Human Papillomavirus (HPV)
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What is Human Papillomavirus (HPV)?
HPV is a very common virus that can cause many types of cancers, including cervical, penile, and anal cancer, and genital warts. HPV can infect both males and females. If not immunized, about 3 out of 4 people will have at least one HPV infection in their lifetime.
What are symptoms of HPV?
Most people with HPV do not get any signs or symptoms, and may not know that they have been infected. They can pass the virus to others without even knowing it. Some people find out after they develop genital warts or abnormal cervical cancer screening during their Pap test.
How does it spread?
- Skin-to-skin contact, including unprotected sexual activity.
- A pregnant woman with HPV can pass it to her newborn baby during delivery.
How can I prevent HPV?
The best way to prevent HPV is getting the HPV vaccine. There are two HPV vaccines offered in Ontario.
- The HPV4 vaccine (Gardasil ®) protects against four types of HPV (type 16, 18, 6, and 11). These types are known to cause most cervical, anal, and penile cancers, and genital warts.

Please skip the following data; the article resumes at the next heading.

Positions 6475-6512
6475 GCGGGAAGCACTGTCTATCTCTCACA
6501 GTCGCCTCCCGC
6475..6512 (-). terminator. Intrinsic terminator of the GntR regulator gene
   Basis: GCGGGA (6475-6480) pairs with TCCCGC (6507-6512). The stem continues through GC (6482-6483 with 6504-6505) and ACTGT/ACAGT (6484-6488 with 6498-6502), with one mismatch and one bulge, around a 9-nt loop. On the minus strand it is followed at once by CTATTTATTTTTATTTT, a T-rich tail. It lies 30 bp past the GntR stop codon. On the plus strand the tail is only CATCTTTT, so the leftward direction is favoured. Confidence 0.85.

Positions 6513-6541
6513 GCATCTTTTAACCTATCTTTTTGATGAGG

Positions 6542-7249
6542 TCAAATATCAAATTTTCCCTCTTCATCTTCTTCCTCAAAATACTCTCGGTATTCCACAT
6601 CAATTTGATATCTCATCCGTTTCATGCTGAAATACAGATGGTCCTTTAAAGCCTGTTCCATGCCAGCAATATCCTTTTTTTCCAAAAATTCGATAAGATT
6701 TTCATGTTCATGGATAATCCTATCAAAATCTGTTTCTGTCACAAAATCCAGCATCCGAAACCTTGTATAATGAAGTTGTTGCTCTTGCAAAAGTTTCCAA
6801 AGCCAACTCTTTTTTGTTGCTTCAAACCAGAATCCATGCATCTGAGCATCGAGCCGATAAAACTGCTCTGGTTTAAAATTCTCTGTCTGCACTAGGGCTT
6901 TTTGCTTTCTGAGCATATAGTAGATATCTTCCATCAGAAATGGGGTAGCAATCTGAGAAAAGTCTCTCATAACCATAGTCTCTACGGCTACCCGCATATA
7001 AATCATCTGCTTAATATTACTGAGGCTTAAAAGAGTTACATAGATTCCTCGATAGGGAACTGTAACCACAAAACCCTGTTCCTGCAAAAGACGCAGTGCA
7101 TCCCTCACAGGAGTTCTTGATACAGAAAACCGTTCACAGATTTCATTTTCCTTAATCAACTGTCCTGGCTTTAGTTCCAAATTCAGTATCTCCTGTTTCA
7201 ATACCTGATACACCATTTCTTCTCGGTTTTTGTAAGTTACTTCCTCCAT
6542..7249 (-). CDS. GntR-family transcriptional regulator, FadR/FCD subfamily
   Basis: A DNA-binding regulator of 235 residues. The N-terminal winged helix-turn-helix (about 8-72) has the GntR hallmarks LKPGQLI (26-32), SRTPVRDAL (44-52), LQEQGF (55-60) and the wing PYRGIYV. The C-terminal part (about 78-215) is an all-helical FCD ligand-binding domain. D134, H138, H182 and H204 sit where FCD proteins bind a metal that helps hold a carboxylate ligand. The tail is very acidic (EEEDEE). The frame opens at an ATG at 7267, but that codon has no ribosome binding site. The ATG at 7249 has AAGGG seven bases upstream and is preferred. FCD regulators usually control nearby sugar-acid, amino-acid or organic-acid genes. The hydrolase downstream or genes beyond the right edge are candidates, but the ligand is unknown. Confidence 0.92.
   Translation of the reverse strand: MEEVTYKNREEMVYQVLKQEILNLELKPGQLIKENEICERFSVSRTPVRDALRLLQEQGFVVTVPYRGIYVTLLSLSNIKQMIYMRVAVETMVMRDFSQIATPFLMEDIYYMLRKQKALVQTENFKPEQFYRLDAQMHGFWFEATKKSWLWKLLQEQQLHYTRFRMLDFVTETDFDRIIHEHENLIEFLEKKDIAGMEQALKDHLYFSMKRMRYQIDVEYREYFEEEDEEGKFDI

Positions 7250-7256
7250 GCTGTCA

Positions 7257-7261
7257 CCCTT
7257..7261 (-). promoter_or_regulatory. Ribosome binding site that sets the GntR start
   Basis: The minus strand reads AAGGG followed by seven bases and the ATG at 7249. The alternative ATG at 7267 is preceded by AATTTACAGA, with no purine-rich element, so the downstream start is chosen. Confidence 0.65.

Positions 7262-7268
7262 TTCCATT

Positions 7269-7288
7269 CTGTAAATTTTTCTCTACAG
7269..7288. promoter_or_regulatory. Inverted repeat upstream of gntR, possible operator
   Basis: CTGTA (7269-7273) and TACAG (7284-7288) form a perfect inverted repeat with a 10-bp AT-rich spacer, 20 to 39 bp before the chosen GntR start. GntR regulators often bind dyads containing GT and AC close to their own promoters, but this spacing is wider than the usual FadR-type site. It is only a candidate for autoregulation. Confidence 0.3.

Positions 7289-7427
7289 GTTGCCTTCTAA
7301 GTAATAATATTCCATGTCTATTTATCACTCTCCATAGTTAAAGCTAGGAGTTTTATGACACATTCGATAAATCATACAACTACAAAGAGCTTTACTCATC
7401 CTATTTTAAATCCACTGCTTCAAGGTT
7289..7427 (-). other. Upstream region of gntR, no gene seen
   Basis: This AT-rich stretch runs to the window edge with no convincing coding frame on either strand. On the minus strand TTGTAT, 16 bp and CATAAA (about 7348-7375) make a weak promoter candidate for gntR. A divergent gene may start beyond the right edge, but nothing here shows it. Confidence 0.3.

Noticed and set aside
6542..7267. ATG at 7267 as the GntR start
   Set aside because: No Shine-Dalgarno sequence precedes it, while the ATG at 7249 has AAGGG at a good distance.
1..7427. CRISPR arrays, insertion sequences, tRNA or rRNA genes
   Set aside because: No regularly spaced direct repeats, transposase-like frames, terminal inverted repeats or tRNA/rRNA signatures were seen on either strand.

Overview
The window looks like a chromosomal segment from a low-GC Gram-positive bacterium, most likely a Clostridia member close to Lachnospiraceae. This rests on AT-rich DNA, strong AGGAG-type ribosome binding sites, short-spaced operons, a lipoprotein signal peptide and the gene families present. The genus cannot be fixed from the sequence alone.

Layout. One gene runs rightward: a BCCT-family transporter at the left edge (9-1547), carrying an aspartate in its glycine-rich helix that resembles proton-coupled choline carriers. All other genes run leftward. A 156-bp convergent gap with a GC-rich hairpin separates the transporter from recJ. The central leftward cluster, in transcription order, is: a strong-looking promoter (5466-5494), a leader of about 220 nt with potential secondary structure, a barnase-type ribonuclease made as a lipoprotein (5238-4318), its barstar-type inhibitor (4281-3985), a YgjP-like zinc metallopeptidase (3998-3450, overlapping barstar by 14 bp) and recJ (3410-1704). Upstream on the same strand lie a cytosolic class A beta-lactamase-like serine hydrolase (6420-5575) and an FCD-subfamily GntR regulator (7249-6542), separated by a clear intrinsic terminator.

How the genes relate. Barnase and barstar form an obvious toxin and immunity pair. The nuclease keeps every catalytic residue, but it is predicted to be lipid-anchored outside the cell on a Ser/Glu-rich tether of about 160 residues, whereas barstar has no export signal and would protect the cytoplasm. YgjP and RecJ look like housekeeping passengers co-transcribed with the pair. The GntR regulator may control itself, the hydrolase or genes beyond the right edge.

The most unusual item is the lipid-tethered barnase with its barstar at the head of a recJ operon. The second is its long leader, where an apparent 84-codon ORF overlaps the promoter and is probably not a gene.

- The HPV9 vaccine (Gardasil®9) also protects against the same types of HPV as the HPV4 vaccine. In addition, it protects against another five HPV types (type 31, 33, 45, 52, and 58). Thus, the HPV9 vaccine prevents up to an additional 14 percent of anogenital cancers.
It is important to complete the entire vaccine series. You cannot get a HPV infection from the vaccine. The HPV vaccine will not treat an existing HPV infection.
As well, protect yourself by using condoms or dental dams every time you have sex.
Are there side effects from HPV vaccine?
Gardasil is very safe and effective. The most common side effects include arm pain, swelling or redness. Serious reactions are rare.
How do I get the vaccine?
In Ontario, Grade 7 girls and boys receive the HPV vaccine for free through the school-based immunization program. Other individuals eligible for the free vaccine include those who are 26 years of age or younger and who identify as gay, bisexual, and other men who have sex with men, including some trans people.
Some private insurance programs may cover the cost of the vaccine. The Health Unit offers Gardasil®9 at cost for $155 currently. Contact the Health Unit to see if you are eligible for the free vaccine.
For more information contact the Health Unit or speak to your health care provider.
- Government of Ontario – HPV/Genital Warts: https://www.sexualhealthontario.ca/en/hpv
- Public Health Agency of Canada. (2016). Updated recommendations on human papillomavirus vaccines: 9-valent HPV vaccine and clarification of minimum intervals between doses in the HPV immunization schedule. Retrieved from https://www.canada.ca/en/public-health/services/publications/healthy-living/9-valent-hpv-vaccine-clarification-minimum-intervals-between-doses-in-hpv-immunization-schedule.html.
- Heymann, D.L. (Ed.). (2015). Control of communicable diseases manual (20th ed.). Washington, DC: American Public Health Association.